No. 139: Plying the Roads No More

We’d settled into post-war prosperity. American factories churned out the greatest product in the world, steel, and that material rendered up an astonishing array of wide cruisers. Some, like Cadillac and Lincoln, steered toward folks with money. Chevrolet and Ford were cars for those who one day would move up to a Caddy or Lincoln.Continue reading “No. 139: Plying the Roads No More”

No. 138: A Rusted Enigma

Chevrolet had struck a decisive blow in the late 1920s when it put an inline 6 under the heavy hoods of its cars and trucks. The more-powerful engine caught Ford by surprise, but not for long: In 1932, the Dearborn manufacturer responded with the flathead V-8, tucked in a cute little package that would morphContinue reading “No. 138: A Rusted Enigma”

No. 136: Something New!

It was time. As the end of the decade neared, Chevrolet’s tough-ass line of pickups, the 3100, had grown old. In 1959, Chevy introduced the C and K series of trucks. Owners reported it rode as much like a car as a truck. “C” meant light-duty, rear-wheel drive. The “K” designation meant four-wheel drive. IfContinue reading “No. 136: Something New!”

No. 135: A Little Paint and a Lot of Prayer

It’s easy to overuse “iconic” when discussing American steel, but if it fits, use it. And the word certainly fits here. Ford Motor Co. held on to prewar car and truck designs in its hurry to answer pent-up public demand for any kind of transportation following World War II. But even as plants in DearbornContinue reading “No. 135: A Little Paint and a Lot of Prayer”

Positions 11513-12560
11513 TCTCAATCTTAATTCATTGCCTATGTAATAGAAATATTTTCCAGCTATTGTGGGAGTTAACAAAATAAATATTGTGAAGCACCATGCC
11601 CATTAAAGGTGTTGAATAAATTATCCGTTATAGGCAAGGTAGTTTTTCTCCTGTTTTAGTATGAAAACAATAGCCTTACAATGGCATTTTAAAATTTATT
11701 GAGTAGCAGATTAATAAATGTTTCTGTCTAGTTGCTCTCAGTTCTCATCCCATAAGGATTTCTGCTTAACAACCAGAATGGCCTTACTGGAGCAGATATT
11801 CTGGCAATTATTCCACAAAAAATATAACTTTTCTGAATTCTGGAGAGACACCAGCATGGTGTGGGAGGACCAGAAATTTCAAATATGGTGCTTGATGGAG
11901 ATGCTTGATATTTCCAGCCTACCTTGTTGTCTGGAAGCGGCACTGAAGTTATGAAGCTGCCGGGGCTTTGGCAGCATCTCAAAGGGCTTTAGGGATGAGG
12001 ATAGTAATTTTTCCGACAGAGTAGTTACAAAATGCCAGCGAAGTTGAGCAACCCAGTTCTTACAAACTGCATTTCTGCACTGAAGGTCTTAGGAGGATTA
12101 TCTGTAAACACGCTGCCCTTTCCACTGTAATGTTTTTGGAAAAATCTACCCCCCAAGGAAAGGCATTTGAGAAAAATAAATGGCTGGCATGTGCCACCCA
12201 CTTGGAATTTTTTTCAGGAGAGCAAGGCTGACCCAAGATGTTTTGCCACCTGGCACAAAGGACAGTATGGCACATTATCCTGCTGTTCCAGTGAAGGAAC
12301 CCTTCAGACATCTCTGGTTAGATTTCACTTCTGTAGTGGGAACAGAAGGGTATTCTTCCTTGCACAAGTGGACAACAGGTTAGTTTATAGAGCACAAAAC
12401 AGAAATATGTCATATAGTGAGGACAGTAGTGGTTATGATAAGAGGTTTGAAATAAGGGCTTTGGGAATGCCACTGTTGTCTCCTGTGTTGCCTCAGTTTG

No. 134. A Long Dinner Break

When the Maverick finally breathed its last, Ford promptly trotted out its replacement. The Granada was built from 1975 to 1982. In all, more than 2 million Granadas clogged the American roadways — each, surely, driven by an old lady with blue rinse in her hair. This car? Great Aunt Myrtle, according to our correspondent,Continue reading “No. 134. A Long Dinner Break”

No. 133: “Sven, I Think We’ve Come to a Stop.”

“Sven,” of course, is a Swedish name – appropriate for this sad wreck. In 1974, Volvo turned from its 140 series of cars to the 240 series. From a distance, they looked virtually the same – the same straight lines, the same boxy rider compartment. The front and rear ends were slightly different. You hadContinue reading “No. 133: “Sven, I Think We’ve Come to a Stop.””

No. 132: Go, Devil?

This quarter-ton hauler was built in Toledo, Ohio. The earliest it could have left the Jeep assembly line at the Kaiser Willys plant would have been 1946, when American manufacturers hustled to make vehicles for the civilian market. That year, Willys produced a Jeep that was a lot like the model that became famous inContinue reading “No. 132: Go, Devil?”

No. 131: Dust, Dirt, Decline

What is this? Hard to say. Time and use have removed any identifying badges that would indicate if this car rolled off an assembly line at Dearborn, Detroit, Auburn, Toledo or some other city that prided itself on auto production. It was built in the early 1930s; the slightly swept windshield post was a designContinue reading “No. 131: Dust, Dirt, Decline”

No. 130: Tapped Out, Mined Out, Abandoned

Senior Junkyard Correspondent Harold Colson — “Tex” to his intimates — recently took a blue highway* tour of parts of California and Nevada. As always, he brought along his camera. His patient wife, Deborah, said nothing – Tex didn’t mention anything in his dispatches, anyway – as her husband pulled off the road to photograph another wreck. AndContinue reading “No. 130: Tapped Out, Mined Out, Abandoned”